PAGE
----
Standing out from the other emails in your subscribers’ inbox is a challenge faced by many business owners. Email marketing can be highly effective, providing a strong source of business leads when you tackle it consistently. 

The trick to an effective newsletter is crafting something that your email list truly wants to read, not just a general summary of your business. To avoid your hard work being dismissed to the bin, read our step-by-step guide on how to write a newsletter for your business.

Step 1) Decide what you want to achieve

Focus your message: begin by deciding your business goal for the newsletter. There are lots of potential reasons for your email strategy, such as;

  • Increase sales/attract clients
  • Direct enquiries
  • Build your number of subscribers
  • Drive traffic to your website
  • Promote a specific piece of work or content
  • Showcase a new product or service

One email cannot do everything for you. So pick one aim for the newsletter, and write with this in mind. 

Come back to this goal when you’ve finished the email, it will help you craft an effective closing line. You should ask your customers to do something specific that will contribute to your goal, and the reader will understand what is expected of them too.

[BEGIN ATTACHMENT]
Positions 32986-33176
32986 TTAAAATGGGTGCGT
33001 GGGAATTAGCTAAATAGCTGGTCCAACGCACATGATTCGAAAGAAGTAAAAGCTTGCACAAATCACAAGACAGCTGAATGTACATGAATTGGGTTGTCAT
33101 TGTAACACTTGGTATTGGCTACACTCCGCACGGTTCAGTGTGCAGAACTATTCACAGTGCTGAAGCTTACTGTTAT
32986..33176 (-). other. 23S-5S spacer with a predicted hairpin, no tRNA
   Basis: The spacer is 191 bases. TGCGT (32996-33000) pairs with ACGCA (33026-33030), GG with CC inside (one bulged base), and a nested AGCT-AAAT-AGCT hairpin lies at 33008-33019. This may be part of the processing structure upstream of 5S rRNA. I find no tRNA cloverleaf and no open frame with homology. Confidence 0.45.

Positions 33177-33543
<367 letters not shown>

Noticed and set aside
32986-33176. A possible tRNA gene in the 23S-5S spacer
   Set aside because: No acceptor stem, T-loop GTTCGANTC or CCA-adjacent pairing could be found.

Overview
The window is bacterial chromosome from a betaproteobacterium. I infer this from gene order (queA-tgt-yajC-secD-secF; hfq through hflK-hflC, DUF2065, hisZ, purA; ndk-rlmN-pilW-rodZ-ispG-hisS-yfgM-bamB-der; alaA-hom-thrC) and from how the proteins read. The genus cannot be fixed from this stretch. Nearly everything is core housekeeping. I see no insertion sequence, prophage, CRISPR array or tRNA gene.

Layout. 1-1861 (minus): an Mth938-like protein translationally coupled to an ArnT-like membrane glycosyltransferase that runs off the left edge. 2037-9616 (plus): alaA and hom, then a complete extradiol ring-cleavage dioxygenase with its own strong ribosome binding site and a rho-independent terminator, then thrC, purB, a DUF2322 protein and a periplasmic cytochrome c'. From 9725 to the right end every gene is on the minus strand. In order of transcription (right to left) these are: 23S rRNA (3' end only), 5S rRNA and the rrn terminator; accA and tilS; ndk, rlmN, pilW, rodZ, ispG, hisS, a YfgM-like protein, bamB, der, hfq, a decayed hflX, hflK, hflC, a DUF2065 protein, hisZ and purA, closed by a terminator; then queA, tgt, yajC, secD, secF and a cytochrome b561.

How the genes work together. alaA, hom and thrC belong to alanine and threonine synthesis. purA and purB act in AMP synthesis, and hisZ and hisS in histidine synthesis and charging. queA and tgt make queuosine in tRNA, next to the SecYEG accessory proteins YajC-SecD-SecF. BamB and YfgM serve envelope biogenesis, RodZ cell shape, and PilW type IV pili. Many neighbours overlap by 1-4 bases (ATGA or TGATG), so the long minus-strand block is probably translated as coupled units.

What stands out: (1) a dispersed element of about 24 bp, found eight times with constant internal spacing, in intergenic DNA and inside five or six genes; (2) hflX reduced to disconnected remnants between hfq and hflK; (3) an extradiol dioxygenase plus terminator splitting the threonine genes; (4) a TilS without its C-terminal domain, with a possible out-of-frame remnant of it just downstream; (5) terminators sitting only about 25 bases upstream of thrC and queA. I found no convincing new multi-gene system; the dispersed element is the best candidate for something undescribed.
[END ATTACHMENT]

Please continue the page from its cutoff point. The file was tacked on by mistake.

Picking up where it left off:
For example; if you want to push email subscribers to your website and your services, you might use ‘Find out how we can help you’ as a button.

If you are looking for direct enquiries a phrase like ‘Get in touch for a free quote today’ might be more appropriate, and it can link them directly to a new email or a contact page.

Keeping these goals in mind will ensure your messaging is more successful.

Step 2) Pull together your content

Nowadays, consumers are time-savvy. If the content is not worth their time they will not pause to read, and even unsubscribe if they feel the frequency of your emails is stealing their time.

So give your subscribers stories, news, case studies or imagery that does one of these things;

  • Gives them inspiration
  • Solves a problem
  • Grabs attention/shocks
  • Provides an easy way for them to fix something they are struggling with

Perhaps you offer B2B services such as freelance marketing, or legal and financial services. The way to your subscribers’ hearts is to show how you can save them time, stress or lessen their workload. Use blogs you’ve written, or write some top tips so they take away something valuable back to their desk.

Another example could be that you are a landscaper looking to attract clients. In this case, using visuals may be stronger than an email full of text. Featuring recent ‘before and after’ pictures of your work will show, rather than tell, your subscribers why they should get in touch with you. Paired with a closing line of ‘Click here to email me about your dream garden’ would be a strong way to nudge your reader into contacting you.

Remember to change it up every time you do a newsletter – use the same goal but a different method, so next time you could write about ‘garden trends’ in the spring for summer, so that you are engaging the imagination of your readers with the view that they will turn into customers.

Step 3) Work on your subject line